By: Richard Leeds –
As I sit down to write this column, it is 1:37 a.m. The article is due the this evening by 5 p.m. “But, Richard,” I’m sure you’re saying. “Why don’t you just write it in the morning after you get a little sleep?” You may also be asking, “Surely you could have started this column before now, Richard? Even if you were failing at keeping your head above the proverbial water all day, there must have been some time to start before now.” And I would reply, “Well, you have a point.” I would then offer a rebuttal that would make your head spin…
I would start by admitting that I did sleep in today. I did not wake up until 8 a.m. I then ate breakfast, showered, and finished what homework I had left before going to my 10 a.m. class. I then went to class until noon, had a quick lunch, and then went to the rest of my classes for the day. After those classes I went to what I refer to as my second job, building scenery in the theatre shop. After I had finished my tasks there for the day, I had a quick dinner and went to rehearsal for the fall play. After that I went home and finally had time to quickly churn out some homework, write a lesson plan for my third job, and then start this column for my fourth job at the Summit.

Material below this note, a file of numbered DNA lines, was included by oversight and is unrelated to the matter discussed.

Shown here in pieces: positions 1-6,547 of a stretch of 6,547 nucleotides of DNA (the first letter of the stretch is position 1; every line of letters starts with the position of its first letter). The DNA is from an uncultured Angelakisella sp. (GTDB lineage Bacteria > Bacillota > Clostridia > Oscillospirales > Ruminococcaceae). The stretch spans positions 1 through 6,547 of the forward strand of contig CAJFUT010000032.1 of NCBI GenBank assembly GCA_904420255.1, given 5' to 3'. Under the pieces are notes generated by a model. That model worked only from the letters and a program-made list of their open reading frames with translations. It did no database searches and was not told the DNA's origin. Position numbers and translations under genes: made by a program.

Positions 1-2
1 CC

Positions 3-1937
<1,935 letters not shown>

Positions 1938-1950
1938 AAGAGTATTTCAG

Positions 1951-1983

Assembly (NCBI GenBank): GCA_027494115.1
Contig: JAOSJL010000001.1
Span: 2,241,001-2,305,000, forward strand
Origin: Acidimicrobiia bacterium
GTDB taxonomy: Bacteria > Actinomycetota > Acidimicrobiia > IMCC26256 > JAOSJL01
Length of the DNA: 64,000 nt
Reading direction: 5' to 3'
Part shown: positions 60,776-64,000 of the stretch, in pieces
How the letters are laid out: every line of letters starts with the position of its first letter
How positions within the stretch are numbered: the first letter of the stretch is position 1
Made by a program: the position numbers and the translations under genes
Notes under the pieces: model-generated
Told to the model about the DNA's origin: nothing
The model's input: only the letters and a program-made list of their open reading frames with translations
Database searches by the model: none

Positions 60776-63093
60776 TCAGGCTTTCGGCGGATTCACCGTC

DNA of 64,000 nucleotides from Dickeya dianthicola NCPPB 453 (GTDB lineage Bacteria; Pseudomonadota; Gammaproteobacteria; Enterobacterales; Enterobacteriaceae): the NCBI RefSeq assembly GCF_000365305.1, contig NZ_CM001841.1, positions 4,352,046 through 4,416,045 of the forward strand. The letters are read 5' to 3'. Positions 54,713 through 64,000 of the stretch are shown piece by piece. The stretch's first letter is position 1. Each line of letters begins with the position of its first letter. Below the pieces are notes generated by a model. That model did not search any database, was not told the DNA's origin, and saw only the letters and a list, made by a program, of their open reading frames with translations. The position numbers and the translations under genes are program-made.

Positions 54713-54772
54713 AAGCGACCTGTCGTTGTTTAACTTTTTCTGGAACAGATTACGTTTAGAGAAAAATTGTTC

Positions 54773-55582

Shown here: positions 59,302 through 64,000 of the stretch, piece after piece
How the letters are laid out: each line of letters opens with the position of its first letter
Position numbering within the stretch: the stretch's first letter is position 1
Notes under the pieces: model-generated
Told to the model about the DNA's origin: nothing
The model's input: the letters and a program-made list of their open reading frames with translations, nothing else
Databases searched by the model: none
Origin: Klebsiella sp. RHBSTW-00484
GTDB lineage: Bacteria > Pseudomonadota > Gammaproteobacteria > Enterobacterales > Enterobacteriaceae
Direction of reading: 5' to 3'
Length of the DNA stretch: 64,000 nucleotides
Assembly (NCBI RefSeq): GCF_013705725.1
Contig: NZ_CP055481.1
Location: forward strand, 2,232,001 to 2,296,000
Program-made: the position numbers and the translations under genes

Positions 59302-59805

That only covers today, though. Surely there must be time tomorrow morning to finish writing this column. The only problem is that at 5 a.m. I will be clocking into what I call my first job and staying there until 9. That will give me just enough time to eat, shower, and drive to campus for my 10 a.m. class tomorrow. I will go to classes and work on homework, with a quick break for lunch, which brings us to my 5 p.m. deadline. As for tomorrow? Wash, rinse, and repeat. Feeling dizzy yet?
While this may sound like a workload fit for a team of oxen, for the average student at Rocky Mountain College this seems to be normal. As we know, the student body is not exactly large, and yet there are numerous clubs and organizations all over campus. From Minecraft to mathematics and other groups that do not start with the letter “m,” there is no shortage of groups in which to take part. But with so few students to fill out the ranks of these groups, the students begin to overbook themselves. My schedule is just one example of the busy life a student here may lead. Ask anyone on campus and you will find that I am not even remotely the only person leading such an interesting life here.
While I do truly think that we need to be involved and show our wide range of interests (especially those looking at grad schools, where they will finally have an easier work load), these chaotic schedules seem to be getting a little out of hand. When do we get a chance to have some fun? Or, more importantly, when do we get to sleep? I suppose that’s what coffee’s for, right?